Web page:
Sotheby’s announces today that its December 5th Old Masters sale in London will feature three works on paper from the Devonshire Collection at Chatsworth.
Executed in black chalk, Raphael’s Head of an Apostle, c.1519-20, (estimated at £10–15 million) is a highly important drawing within the artist’s oeuvre: an extremely refined study for one of the key figures in the Transfiguration, one of the greatest of all Renaissance paintings, which now hangs in the Vatican Museum in Rome. When Raphael died, his body was laid out in state in his studio, with the Transfiguration hanging at his head.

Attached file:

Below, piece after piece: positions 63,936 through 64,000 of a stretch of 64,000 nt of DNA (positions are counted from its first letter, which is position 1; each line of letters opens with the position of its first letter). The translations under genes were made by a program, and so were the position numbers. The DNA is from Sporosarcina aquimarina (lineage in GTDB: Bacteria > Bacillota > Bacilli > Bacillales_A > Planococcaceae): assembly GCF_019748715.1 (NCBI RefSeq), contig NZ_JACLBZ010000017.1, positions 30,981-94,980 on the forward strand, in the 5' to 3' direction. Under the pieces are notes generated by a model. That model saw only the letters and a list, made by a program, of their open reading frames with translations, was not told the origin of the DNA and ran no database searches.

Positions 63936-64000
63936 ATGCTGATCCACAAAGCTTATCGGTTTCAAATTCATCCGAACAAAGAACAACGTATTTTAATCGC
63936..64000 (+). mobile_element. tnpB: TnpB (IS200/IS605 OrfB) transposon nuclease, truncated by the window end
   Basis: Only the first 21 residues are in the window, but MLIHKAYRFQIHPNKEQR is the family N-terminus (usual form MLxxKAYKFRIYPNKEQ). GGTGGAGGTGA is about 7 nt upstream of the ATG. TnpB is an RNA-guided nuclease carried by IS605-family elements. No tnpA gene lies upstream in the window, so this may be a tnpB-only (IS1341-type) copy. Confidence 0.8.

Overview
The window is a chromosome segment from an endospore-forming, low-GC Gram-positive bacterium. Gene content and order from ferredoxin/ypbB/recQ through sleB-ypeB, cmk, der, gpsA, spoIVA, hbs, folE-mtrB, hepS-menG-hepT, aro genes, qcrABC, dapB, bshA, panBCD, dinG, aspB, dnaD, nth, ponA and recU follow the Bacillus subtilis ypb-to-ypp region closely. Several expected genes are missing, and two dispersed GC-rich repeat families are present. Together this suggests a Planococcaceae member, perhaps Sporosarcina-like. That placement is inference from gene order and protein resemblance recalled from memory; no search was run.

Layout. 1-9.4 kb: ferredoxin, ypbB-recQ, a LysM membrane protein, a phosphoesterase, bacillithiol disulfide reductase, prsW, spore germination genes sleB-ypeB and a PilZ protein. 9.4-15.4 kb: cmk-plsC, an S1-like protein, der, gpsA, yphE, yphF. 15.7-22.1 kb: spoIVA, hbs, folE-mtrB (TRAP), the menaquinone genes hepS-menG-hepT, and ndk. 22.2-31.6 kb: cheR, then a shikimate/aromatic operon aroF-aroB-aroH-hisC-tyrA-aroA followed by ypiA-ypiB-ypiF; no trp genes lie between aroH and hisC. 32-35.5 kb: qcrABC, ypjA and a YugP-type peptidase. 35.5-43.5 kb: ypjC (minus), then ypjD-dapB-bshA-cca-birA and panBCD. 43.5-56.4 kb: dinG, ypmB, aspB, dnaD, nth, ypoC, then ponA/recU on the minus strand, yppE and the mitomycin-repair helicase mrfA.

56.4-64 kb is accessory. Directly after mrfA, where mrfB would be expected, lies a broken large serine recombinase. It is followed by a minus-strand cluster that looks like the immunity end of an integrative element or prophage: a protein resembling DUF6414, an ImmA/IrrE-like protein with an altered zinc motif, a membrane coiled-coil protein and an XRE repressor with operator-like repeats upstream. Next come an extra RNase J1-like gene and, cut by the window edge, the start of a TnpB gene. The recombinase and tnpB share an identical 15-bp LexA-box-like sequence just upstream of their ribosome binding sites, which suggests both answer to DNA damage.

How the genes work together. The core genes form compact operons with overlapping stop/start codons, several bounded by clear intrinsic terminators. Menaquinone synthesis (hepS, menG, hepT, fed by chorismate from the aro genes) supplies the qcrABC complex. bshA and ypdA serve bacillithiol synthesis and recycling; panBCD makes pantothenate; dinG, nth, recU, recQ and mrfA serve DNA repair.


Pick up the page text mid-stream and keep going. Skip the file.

The manuscripts to be sold were made for two of the greatest libraries of the 15th century and are flawlessly preserved, with dazzling royal and ducal provenances. The first, the Mystere de la Vengeance (estimated at £4-6 million) was acquired by the 6th Duke of Devonshire at the celebrated Roxburghe sale of 1812, when it sold for £493.10s. – then the highest price ever paid for any illuminated manuscript. The second illuminated manuscript, estimated at £3-5 million, is an account of the fictional and swashbuckling Deeds of Sir Gillion de Trazegnies in the Middle East and was once among the most treasured works in the library of great Renaissance patron of the arts François I, King of France, 1515-47.